The windows of the glass elevator had fogged up. The rain turned everything gray and wet. A tall man in a black t-shirt and a baseball cap boarded with me. He punched a button. And that is when I started thinking.
What would you do if you had three minutes back with someone?
I dated a guy in college named Stephen. Was he my boyfriend? Lover? We never really defined things. The man in the elevator reminded me of him. His slouch, dark jeans, striking pallor. There was the faint scent of tobacco.
The elevator stopped again and let on a woman carrying a Chihuahua, and a man with a broken umbrella who’d run across the sky bridge. He shook the water from his coat. Droplets sprayed everywhere.
“Such strong wind,” he muttered. The dog watched the umbrella warily; broken spokes stuck out at every angle.
What would I say?
I can’t believe you left me there. In downtown Detroit with no money for the bus. I waited for hours. The picture my ex-best friend sent me, you kissing her. Why couldn’t you end things face to face?
The power in the building went out, and the elevator ground to a halt. It wasn’t very dark, because of the glass. The steamed windows made me feel like I was floating, a fish in a tank. I smiled down at the Chihuahua. He gave off a tentative growl.
“Hush,” said the lady. The leather of her black jacket creaked impatiently. I looked at the street below. Traffic lights were blinking haphazardly. The man in the cap sighed.
“I was already late,” he muttered.
“You had an appointment?” I asked him.
“Yeah, doctor. I pulled a tendon,” he said. His arm was in a sling.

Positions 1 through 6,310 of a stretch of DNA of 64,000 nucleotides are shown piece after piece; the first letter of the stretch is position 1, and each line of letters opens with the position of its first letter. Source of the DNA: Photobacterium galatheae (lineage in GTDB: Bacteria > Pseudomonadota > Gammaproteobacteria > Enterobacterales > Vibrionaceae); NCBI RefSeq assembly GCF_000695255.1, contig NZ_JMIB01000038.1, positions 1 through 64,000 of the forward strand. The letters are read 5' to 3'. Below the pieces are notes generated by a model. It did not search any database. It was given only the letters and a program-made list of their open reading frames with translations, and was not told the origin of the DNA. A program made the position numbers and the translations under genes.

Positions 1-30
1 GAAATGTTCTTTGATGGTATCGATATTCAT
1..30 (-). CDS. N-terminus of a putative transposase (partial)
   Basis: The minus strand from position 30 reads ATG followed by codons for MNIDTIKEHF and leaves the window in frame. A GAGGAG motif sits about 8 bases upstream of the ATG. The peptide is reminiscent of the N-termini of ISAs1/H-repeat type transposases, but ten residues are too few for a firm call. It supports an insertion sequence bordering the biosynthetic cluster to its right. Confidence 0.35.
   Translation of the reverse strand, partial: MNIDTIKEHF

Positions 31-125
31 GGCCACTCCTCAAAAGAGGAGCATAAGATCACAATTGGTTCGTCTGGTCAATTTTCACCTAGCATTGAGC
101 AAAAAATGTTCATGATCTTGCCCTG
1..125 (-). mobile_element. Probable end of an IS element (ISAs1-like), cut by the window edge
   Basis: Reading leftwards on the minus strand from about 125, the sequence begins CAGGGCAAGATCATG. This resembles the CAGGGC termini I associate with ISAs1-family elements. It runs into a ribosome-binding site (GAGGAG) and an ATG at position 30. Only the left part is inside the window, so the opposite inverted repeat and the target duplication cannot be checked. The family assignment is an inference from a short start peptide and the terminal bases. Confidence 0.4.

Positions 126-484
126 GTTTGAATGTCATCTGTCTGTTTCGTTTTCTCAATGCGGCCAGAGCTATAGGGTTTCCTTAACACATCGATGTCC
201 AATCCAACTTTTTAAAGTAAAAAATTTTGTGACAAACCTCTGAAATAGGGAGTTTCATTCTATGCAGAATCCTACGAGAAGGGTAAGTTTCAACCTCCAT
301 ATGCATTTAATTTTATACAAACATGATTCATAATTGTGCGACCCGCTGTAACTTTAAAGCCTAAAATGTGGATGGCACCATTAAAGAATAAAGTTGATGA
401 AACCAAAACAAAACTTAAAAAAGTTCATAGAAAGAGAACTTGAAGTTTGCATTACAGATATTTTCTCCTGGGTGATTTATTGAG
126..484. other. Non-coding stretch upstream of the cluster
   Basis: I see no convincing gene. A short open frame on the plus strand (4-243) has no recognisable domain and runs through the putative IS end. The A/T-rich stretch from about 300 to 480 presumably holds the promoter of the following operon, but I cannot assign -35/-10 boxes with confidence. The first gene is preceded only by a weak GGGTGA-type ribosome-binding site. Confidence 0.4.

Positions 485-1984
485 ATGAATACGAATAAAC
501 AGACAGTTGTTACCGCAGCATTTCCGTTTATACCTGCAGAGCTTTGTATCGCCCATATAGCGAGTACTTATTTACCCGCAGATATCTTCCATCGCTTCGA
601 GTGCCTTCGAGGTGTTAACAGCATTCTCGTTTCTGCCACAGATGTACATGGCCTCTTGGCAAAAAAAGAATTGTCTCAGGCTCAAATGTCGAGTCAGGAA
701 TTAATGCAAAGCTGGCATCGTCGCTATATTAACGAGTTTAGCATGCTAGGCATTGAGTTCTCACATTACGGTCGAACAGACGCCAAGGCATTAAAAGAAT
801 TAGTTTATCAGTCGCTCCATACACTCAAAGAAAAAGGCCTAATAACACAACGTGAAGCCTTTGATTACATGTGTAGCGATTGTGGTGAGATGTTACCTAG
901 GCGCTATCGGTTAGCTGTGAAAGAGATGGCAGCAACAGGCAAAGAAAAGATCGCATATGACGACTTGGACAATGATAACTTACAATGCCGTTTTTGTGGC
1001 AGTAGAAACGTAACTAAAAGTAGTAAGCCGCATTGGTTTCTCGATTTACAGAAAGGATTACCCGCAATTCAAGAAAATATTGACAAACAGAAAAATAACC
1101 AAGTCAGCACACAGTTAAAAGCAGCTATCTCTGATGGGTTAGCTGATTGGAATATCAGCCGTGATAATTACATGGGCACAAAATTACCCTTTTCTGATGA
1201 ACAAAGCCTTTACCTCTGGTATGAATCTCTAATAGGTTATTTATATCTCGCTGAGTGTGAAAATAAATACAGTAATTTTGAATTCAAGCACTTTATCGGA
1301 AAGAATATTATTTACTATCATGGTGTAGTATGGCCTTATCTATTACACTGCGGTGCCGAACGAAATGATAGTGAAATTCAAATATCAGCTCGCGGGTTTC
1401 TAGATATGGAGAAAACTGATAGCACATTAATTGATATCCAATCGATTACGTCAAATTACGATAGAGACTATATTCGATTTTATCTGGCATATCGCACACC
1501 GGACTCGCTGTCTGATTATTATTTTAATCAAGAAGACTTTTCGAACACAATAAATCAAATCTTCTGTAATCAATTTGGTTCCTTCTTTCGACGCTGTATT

The man chatted on, talking about inconsequential things. I shut my eyes for a moment, wondering if his voice might also bring something back. But I discovered that I’d forgotten what Stephen sounded like. I did remember his actual words. “Can you come over?” late one night, and “This isn’t right,” as I lay in his arms, and “You’ll never be convinced, will you?” after he tried to tell me he was just in it for the sex.
The elevator jerked into movement again. The man with the umbrella gave a small cheer.
“You’ll get to your appointment now,” I said to the man beside me. He nodded. The ring on his left hand flashed like a warning.
“Are you all right?” he asked me, and I realized I was staring.
“Yeah, sorry. You reminded me of someone,” I said.
“Hope that’s a good thing,” he replied.
The door slid open and the passengers burst forth like seeds from a pod. I watched as Stephen’s lookalike hailed a cab and disappeared into the drizzle. The lady with the dog walked alongside me for a few blocks, then headed down an alley. The rain made a steady beat on my head as I trudged homeward.
I am a writer from Southern California, mother of two. I work online for ETS and K12. I like to write fantasy and flash fiction, and I finished my first novel in the spring of 2012. I am active on several writer’s forums and on Twitter (@farradaysfic)
(pen name: Madeleine Farraday)